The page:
Pose of The Month 2017 is drawn from a few of the projects I worked on in 2016.

Several of this year's offerings are taken from two chapters I wrote for a new book by Frank Lipman MD: 10 Reasons You Feel Old and Get Fat...And How You Can Stay Young, Slim, and Happy!

Other (restorative) poses are from a project which showed how to practice when props are not available. A few are repeats from previous years. Still more were written especially for this website.

The twelve poses strung together, one for every month of the year, make up a balanced sequence for you to practice.

January | February | March | April | May | June | July | August | September | October | November | December

spacerSeptember —

Models: James Murphy, Adam Vitolo, Bobby Clennell, and Matt Dreyfus.


Lay down on a stack of blankets, three or four according to your requirement. If you need more lift of the trunk, use four.

Roll up and over into Halasana, placing your feet on the floor. If you have difficulty straightening your legs or spine, place them on a chair. See that you are right in the center of your blankets. Interlock your fingers behind you, palms facing your back, and rotate your biceps from inside out. Change the interlock.

Release the interlock, place your hands on your back -- more on the dorsal than on the lumbar. Raise your trunk upward. Open your side chest and side ribs. Place the palms in such a manner that thumb and index finger can lift you up higher.

Still lifting the torso, suck the dorsal spine into the body.

Adjust your shoulders: Roll your outer, upper arms under and bring the outer shoulder blades in toward your spine.

Put your belt on. Go on raising your chest and trunk.

Stay there quietly. Face quiet – throat descending, eyes soft.

Be on the top ridge of shoulders. Don't hang back on elbows. Clip the outer shoulder blades into the back. The lower jaw shouldn't be higher than upper jaw.


From that state go up to Sarvangasana. Maintaining your spinal position and the chin lock, come up one leg at a time so you don't lose the adjustments and placement of your shoulders. They should remain a couple of inches in from the blanket edge.

Extend your legs up to be vertical. Move your middle buttocks in with all your intelligence (willpower). Ego is required for willpower. The moment your willpower fades the buttocks fall back. Align not just the legs, but the entire torso over the ridge of the shoulder. Pacify the throat, allow it to release down towards the cervical spine.

Move the whole back trunk forward and up.

Virasana in Sarvangasana

Bend your knees one at a time to Virasana, extending your thighs and raising your kneecaps to ceiling.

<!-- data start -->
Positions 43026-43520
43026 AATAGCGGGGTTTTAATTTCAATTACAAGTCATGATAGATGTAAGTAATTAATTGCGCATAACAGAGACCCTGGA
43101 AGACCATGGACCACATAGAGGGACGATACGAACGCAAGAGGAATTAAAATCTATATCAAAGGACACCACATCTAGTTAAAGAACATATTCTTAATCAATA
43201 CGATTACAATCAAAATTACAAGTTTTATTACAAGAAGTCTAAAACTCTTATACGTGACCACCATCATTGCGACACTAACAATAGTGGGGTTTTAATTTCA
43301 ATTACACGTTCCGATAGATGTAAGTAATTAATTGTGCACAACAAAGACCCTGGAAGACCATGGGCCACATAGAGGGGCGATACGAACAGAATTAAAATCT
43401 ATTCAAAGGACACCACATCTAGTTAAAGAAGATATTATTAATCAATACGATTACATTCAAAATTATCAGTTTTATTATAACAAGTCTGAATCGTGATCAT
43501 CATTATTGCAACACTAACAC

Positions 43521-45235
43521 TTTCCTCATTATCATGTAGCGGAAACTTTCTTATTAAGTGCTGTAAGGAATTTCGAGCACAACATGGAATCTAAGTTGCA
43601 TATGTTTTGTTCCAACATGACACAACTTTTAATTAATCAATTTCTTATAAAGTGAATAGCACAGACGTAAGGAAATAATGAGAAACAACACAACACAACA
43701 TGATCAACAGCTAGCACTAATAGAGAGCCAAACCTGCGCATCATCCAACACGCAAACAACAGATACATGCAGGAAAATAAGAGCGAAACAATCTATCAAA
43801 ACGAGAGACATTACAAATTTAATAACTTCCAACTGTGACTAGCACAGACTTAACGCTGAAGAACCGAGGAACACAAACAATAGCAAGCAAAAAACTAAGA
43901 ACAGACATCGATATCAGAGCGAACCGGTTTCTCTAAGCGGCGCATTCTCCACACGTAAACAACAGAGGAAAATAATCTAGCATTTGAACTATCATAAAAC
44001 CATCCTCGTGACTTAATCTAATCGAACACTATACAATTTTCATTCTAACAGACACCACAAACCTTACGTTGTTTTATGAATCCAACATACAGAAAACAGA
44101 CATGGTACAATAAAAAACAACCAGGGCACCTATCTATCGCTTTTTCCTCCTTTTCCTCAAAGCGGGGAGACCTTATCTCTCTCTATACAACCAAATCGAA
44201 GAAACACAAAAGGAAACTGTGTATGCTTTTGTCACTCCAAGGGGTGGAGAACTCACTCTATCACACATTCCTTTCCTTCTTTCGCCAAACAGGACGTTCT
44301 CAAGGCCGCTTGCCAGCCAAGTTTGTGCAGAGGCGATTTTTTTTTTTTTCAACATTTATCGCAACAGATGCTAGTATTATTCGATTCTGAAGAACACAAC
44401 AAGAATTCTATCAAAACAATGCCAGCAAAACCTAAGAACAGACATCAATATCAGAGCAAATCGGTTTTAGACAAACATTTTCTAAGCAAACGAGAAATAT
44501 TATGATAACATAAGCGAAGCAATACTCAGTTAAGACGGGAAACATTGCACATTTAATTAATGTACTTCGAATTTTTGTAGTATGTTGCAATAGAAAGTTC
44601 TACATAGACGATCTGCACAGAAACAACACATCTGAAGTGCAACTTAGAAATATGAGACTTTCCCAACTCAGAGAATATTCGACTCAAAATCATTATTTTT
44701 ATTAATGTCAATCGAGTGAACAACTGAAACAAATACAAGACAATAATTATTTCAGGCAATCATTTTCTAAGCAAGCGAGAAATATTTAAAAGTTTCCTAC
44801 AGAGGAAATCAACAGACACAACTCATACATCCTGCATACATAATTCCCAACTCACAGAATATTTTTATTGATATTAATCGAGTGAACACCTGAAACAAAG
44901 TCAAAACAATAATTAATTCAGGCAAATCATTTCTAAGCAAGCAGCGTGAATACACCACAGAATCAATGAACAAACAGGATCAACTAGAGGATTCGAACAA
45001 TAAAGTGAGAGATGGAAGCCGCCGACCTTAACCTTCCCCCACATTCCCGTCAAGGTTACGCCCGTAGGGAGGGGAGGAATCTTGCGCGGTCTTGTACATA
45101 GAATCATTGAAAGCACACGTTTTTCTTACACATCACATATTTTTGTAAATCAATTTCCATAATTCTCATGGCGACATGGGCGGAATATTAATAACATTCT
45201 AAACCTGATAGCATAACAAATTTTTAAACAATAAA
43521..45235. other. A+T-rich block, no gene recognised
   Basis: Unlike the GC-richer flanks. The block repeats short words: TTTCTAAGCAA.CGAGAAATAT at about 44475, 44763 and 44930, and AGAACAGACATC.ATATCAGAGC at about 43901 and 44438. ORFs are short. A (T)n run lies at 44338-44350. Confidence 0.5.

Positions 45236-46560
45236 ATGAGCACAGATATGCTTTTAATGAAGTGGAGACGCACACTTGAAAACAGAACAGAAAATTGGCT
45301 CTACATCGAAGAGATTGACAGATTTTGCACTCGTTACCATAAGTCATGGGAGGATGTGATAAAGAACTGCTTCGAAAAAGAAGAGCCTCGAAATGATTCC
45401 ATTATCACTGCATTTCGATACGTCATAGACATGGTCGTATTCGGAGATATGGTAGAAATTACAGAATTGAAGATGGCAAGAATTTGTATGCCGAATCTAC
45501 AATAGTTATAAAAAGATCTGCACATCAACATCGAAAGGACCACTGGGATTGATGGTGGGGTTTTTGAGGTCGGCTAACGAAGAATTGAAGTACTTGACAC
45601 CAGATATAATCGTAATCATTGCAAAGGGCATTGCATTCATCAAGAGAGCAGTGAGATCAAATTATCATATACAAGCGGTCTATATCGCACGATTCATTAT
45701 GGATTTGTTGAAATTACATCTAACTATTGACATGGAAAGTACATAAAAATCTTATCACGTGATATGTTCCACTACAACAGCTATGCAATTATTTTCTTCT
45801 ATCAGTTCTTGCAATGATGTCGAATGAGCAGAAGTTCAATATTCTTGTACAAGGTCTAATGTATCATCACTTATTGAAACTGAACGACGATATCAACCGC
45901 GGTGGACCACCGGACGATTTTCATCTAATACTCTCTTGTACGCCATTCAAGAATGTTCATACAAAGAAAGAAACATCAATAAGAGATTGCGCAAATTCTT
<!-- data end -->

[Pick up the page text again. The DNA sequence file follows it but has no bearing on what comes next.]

Bring your heels closer and closer to the buttocks.

As you bend the knees one at a time, open the front of each groin. Look at your knees and take care not to disturb their alignment with each other. Maintain the stretch through the groins and front thigh.

Keep your pelvis in exactly the same position as when your legs were lifted and bend your knees to your forehead.

Drop your toes to the floor, keeping your knees bent.

Straighten your legs and come into Halasana.

Then reverse back through to Sarvangasana

Eka Pada Setubandasana

Bring your right leg forward over your head. If possible, but without disturbing the alignment of the pelvis and the raised leg, touch the floor with that foot.

Then arching your torso back, swing your left leg back and down to the floor, bringing your right let to upright as you do so.

Keep the upper back firmly lifted with your hands. Press your shoulder blades into your back.

Descend the lifted leg hip bone to keep it level with the down leg hip bone. Observe the alignment of the pelvic heads.

Repeat on the other side.


Hop back up into Sarvangasana.

Drop both legs to the floor. Catch your ankles. Press your heels down, and raise your pelvis. Support your back with your hands again.

Hop up.


Bend your knees and lower them towards the face, Karnapidasana. Entwine the arms around the thighs.

Come down: Slowly roll back and down.

Close your eyes completely and let go. Throat passive, tongue passive. Relax your facial muscles, facial skin. Normal soft breaths. Release your brain cells, your face, your throat.

All of you slowly open the eyes, turn to the side, and that's enough for the day.

Inspired by classes taught by Geeta Iyengar at RIMYI.

With thanks and gratitude to my teachers, BKS Iyengar (1918-2014), Prashant Iyengar, Geeta Iyengar, Abhijata Sridhar, and Sunita Parthasarthy.

Drawings and text © Bobby Clennell. All rights reserved. No reproduction without prior permission.

©2008 – 2017 Bobby Clennell.